Racism and the Book of Mormon

With all the stuff about race and the Book of Mormon being posted online, I thought I’d share some personal random thoughts, since I’m half Navajo Indian and this stuff seems to strike a chord with me now and then. That said, I pretty much grew up in Utah, and feel more “white” than I do “Native”. I consider myself a Lamanite, but mostly by either adoption or mixing. This is because I think the Nephites and Lamanites lived in a very small area, and that there were many Native Americans already in the Americas long before Lehi or the Jaredites came here. Also, clear archaeology shows the Navajo coming from Alaska, with some of them splitting off to become the Apache. I’ve pondered over the mentions of white and black in the Book of Mormon, and read through lots of material from Book of Mormon Central, FairMormon, Interpreter Foundation, and the Church. I’ve concluded that much of the mentioning of white and black, more than I previously though, could be symbolic. Nephi said Mary was pure and “white” yet we know she was Hebrew and likely darker colored. We do have documentation that Joseph changed the wording in the Book of Mormon in one instance of “white” to “pure”, seemingly making a point that it was about purity, not race. Even while reading last weeks Come, Follow Me lesson about those who sailed over the ocean to the Americas following Columbus seemed symbolic “white”, to me at least.
Sure, some instances may be directly about skin color, but racism was understood very differently back then. Even a hundred years ago it was thought of differently. We are very much products of our culture, and we can’t really blame past people too much.
But there are other instances where “skin of darkness” could be their clothing or body paint. For example, “skin girdled about their loins”, or the dying of their “skins” blood red. The “skin” there is clothing. Or, for example, the documented practice in Mesoamerica of painting your body black, or the Amlicites painting a “mark” on their foreheads. The header image of this article is from an ancient Mesoamerican mural of painted people in black.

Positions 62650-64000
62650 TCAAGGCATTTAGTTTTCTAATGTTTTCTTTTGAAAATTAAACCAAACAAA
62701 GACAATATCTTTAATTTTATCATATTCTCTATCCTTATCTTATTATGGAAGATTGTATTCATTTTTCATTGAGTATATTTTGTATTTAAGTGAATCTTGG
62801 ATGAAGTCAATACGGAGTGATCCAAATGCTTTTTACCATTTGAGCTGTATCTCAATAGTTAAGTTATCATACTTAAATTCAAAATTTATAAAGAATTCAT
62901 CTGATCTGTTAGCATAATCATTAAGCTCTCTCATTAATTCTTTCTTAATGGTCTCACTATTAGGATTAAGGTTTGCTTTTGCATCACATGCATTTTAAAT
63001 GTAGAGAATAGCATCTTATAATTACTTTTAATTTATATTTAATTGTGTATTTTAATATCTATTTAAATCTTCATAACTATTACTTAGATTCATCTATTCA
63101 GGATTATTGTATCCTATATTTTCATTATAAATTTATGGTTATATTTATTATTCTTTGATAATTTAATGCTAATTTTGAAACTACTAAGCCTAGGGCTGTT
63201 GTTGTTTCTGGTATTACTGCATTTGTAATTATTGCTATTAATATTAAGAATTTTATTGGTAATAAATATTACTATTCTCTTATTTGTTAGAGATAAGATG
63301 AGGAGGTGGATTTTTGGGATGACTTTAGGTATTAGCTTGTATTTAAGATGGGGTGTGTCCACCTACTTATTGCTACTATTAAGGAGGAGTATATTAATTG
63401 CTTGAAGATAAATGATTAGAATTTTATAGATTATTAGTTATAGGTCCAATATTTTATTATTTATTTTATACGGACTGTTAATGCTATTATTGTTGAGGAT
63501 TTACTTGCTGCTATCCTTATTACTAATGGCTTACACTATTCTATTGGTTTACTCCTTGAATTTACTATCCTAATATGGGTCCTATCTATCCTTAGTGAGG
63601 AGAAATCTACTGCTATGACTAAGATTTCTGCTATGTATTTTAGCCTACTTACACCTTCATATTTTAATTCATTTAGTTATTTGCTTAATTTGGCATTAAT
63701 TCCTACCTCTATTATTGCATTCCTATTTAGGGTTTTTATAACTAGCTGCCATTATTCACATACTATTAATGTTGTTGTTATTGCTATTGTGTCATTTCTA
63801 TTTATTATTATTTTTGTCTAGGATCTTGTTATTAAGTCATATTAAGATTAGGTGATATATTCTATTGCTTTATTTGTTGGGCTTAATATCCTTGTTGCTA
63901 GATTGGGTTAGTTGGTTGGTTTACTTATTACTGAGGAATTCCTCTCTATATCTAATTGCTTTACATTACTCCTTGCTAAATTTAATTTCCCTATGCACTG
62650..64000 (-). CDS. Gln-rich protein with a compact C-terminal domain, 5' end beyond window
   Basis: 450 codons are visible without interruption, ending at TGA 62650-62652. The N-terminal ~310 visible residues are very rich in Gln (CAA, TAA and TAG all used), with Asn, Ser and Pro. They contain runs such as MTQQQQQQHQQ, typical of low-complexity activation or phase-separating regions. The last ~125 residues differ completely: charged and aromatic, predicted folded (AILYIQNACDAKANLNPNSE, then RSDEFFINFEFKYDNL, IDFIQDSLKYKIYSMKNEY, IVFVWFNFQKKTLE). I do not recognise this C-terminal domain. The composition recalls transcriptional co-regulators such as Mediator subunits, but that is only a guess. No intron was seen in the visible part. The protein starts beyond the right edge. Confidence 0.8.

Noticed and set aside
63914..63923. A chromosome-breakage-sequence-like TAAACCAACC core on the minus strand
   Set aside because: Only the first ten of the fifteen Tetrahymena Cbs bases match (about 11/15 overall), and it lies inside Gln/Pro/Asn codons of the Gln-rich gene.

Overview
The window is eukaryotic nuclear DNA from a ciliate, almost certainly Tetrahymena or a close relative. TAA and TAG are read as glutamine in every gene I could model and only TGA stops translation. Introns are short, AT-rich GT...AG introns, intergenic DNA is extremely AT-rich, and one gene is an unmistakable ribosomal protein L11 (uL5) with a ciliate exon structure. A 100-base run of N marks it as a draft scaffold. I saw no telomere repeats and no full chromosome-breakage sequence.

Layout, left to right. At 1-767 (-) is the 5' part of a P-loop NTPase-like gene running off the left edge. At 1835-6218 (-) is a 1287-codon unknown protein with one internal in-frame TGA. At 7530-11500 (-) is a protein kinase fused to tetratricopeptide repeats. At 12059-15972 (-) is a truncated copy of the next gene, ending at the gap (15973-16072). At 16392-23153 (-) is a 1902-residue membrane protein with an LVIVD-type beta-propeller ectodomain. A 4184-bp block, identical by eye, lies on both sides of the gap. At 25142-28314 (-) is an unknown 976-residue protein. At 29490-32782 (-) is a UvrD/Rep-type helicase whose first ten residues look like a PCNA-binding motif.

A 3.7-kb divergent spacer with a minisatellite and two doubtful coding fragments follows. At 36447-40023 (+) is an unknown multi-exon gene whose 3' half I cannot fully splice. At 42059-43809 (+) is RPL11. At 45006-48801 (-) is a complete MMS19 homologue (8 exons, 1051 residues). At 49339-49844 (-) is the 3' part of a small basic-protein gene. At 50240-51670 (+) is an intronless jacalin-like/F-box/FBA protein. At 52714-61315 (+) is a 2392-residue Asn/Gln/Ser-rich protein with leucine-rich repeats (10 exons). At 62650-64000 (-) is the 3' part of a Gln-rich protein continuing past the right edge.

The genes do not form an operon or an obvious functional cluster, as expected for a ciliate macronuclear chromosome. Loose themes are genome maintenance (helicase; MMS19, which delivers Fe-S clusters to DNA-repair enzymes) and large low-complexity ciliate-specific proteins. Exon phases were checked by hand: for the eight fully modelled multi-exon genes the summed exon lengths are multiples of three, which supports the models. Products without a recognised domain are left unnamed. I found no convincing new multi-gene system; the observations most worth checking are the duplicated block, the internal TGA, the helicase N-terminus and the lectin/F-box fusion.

I think my point is we don’t know for certain, we should avoid an all-or-nothing mentality, and there’s more than enough reasons to believe it’s not all directly racist and about skin color. No one is truly black or white, even when the scriptures say that, it’s not necessarily literal for obvious reasons. Because we are all simply different shades of brown. And maybe we should expect an ancient record, and even the early Latter-day Saints, to reflect their culture. Heck, have you seen how crazy politics are today, and some people think their side is “normal”.
One of the most powerful things I’ve read that has stuck out to me is this by President Dallin H. Oaks,
“If you read the scriptures with this question in mind, ‘Why did the Lord command this or why did he command that,’ you find that in less than one in a hundred commands was any reason given. It’s not the pattern of the Lord to give reasons. We [mortals] can put reasons to revelation. We can put reasons to commandments. When we do, we’re on our own. Some people put reasons to the one we’re talking about here [race and the priesthood], and they turned out to be spectacularly wrong. …
“… Let’s don’t make the mistake that’s been made in the past, here and in other areas, trying to put reasons to revelation. The reasons turn out to be man-made to a great extent”
Sure, it’s okay to ask why…as long as you know part of the test of life is not knowing why. But there is one thing we know though:
“God inviteth them all to come unto him and partake of his goodness; and he denieth none that come unto him, black and white, bond and free, male and female; and he remembereth the heathen; and all are alike unto God, both Jew and Gentile.” 2 Nephi 26:33

Recommended short reading:

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